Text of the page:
Another example of how to give your children choice is to let them choose their own bedtimes. Climbing the stairs for what feels like the millionth time to put your child back into bed gets tedious. In letting them decide when they want to go to bed, they’ll go when they’re tired. Of course, to begin with, there’s the appeal of staying up late. That will soon wear off though when they’re exhausted the next day. Again, it’s the novelty factor. Children love pushing the boundaries, trying to figure out that point where their parents will snap. If there’s no boundary, they can’t push it, can they? They will eventually set their own boundaries.

Helicopter vs Free Range Parenting

As mentioned above, helicopter parenting is the opposite of free-range and has become the norm in today’s society. This phrase refers to the parents who constantly hover over their children, doing everything for them and never taking an eye off them. If you deviate from this type of parenting, you’re seen as a bad parent. God forbid that your child climbs over the sofa arm, they might hurt themselves. Or why would you glance at your cell phone while your kid is at the park trying to climb up the slide? They might need your help. Cocooning our children in bubble-wrap doesn’t do anyone any favours. They become too dependent and we’re left with needy children who can’t or won’t do anything for themselves. But for whatever reason, over protection has become normal and that is why “free-range parenting” is so frowned upon.

Catch Them When They Fall But Don’t Prop Them Up

Several psychologists have pointed out some flaws with this style of child-rearing. For example, some children might not be able to handle that level of responsibility. It has been shown that there are some differences between how boys and girls learn, and girls are also known to mature quicker. If children are given too much responsibility before they feel ready, their self-esteem could suffer, so children need to know that there is a parent there, to back them up and pick them up when they fail. If they don’t feel like they have that security there, they might retreat within themselves and never have the confidence to make decisions for themselves. It all depends on the individual child. You make that decision based on your child. As Spock said, “Trust yourself.”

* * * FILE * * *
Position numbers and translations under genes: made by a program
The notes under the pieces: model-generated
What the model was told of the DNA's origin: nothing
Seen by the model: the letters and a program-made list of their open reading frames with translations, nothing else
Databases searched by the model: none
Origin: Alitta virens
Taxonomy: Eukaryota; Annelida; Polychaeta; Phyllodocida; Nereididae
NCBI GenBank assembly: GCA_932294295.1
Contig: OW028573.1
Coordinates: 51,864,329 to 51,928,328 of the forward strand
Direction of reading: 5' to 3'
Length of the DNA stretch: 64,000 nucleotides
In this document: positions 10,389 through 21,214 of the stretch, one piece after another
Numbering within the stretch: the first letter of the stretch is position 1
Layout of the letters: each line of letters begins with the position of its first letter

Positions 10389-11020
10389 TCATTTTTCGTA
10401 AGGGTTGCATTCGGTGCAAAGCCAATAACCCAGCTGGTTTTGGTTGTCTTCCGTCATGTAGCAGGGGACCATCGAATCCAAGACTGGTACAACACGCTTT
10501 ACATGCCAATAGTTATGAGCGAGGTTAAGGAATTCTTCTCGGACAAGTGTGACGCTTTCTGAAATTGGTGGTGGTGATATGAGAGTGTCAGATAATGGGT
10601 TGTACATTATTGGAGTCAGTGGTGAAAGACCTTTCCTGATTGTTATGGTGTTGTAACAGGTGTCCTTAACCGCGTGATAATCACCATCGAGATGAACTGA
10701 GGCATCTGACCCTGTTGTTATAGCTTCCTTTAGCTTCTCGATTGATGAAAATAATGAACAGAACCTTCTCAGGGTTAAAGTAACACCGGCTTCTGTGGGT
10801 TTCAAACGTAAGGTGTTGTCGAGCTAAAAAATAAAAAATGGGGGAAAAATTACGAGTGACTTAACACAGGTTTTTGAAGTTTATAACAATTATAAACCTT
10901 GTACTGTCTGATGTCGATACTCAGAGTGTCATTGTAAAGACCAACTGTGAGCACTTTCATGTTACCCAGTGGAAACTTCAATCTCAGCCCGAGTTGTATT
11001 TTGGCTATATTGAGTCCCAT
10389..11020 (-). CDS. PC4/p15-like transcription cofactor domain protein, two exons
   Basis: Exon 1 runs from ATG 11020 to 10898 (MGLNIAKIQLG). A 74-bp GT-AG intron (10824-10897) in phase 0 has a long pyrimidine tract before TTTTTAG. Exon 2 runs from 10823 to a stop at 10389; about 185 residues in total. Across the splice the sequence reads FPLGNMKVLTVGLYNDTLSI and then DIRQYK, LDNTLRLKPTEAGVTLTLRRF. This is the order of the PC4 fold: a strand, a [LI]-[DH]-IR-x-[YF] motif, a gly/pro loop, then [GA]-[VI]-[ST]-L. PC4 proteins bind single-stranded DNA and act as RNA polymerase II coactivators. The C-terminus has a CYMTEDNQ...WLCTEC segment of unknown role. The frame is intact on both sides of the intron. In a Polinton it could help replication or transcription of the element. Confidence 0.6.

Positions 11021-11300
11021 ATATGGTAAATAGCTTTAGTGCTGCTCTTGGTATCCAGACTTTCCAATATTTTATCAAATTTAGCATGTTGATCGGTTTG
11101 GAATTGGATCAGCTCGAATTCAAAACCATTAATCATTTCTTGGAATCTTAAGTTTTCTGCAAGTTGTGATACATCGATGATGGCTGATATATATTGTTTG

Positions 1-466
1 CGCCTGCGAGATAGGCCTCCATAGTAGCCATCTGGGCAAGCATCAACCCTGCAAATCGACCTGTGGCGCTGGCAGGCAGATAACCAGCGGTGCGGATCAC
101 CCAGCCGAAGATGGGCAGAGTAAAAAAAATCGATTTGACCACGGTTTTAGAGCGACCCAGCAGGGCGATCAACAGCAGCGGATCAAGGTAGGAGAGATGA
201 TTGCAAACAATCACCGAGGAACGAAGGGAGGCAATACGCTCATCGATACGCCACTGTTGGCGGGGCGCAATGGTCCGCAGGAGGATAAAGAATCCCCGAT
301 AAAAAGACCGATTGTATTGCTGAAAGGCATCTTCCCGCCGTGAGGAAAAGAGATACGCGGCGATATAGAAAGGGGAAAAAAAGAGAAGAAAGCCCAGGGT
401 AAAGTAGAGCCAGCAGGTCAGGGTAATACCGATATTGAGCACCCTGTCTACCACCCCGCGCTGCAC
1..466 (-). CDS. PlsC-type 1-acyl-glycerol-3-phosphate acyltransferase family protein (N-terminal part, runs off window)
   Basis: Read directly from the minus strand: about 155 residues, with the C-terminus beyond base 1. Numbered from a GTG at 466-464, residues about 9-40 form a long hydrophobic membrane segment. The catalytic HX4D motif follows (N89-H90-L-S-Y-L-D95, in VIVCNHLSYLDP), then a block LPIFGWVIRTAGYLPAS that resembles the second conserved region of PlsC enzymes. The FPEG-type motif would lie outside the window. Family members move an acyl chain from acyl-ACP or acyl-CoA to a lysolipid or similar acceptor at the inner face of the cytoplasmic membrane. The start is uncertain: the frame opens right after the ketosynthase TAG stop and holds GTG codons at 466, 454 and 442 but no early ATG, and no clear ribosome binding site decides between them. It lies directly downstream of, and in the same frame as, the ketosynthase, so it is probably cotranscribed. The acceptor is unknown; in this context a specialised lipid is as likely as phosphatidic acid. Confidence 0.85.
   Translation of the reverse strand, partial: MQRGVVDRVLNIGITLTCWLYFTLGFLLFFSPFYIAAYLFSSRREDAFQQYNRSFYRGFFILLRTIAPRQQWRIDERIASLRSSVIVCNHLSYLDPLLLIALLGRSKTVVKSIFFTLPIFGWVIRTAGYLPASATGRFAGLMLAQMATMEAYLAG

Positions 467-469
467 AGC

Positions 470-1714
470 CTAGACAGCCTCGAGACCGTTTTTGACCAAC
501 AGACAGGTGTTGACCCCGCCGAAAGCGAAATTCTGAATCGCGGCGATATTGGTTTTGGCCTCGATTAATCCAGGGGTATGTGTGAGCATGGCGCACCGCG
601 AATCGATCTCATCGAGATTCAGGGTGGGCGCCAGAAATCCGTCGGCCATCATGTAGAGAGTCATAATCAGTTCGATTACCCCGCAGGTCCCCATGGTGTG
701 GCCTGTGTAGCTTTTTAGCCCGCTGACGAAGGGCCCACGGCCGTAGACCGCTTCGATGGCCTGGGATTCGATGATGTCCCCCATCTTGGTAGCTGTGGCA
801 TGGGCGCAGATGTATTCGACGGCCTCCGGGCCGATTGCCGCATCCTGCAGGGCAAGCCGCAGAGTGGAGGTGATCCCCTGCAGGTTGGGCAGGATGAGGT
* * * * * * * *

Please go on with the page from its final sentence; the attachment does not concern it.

Trust Your Own Judgement

There are obvious risks associated with this approach. While older generations used to let their children play out all day, giving them the responsibility to walk home alone, and trusting them not to get into danger, things have changed quite dramatically. Because of the rise of social media, child predators appear to be much more prevalent. Whether the actual numbers of crimes like child abductions have risen or not isn’t clear, but because the news is more accessible, it appears to be more common.  These things are every parent’s worst nightmare, so naturally, we want to minimize the risks of harm to our children, but we have to strike a balance. Teaching them the dos and don’ts of being out alone, and making sure they have strategies in place to deal with different situations, will make you both feel safer.

In summary, there are pros and cons to this style of parenting. Here are a few:


  • Children can learn to trust their own judgements
  • It can help to bring out the personality of a child
  • They learn to take responsibility for their actions
  • Children will watch less TV and want to go outside for adventures


  • There are more dangers around
  • It can affect a child’s confidence and self-esteem
  • Society may judge you for not “bubble wrapping” your child
  • Some children may not be able to handle that level of responsibility

So there we have it. A guide to free-range parenting. It might be for you, it might not. As with all parenting choices, you have to do whatever works best for you, and as a family. Every decision you make as parents could have either a positive or negative impact on your children but you won’t know that until that choice has been made. Make a decision on how you want to raise your children – you, not society and not the media. There is nothing wrong with taking an eclectic approach and making up your own parenting style, taking bits and pieces from many different ways to parent!

All we really want as parents is to raise confident children, and nobody knows our children better than us.

Remember – “Trust yourself. You know more than you think you do.”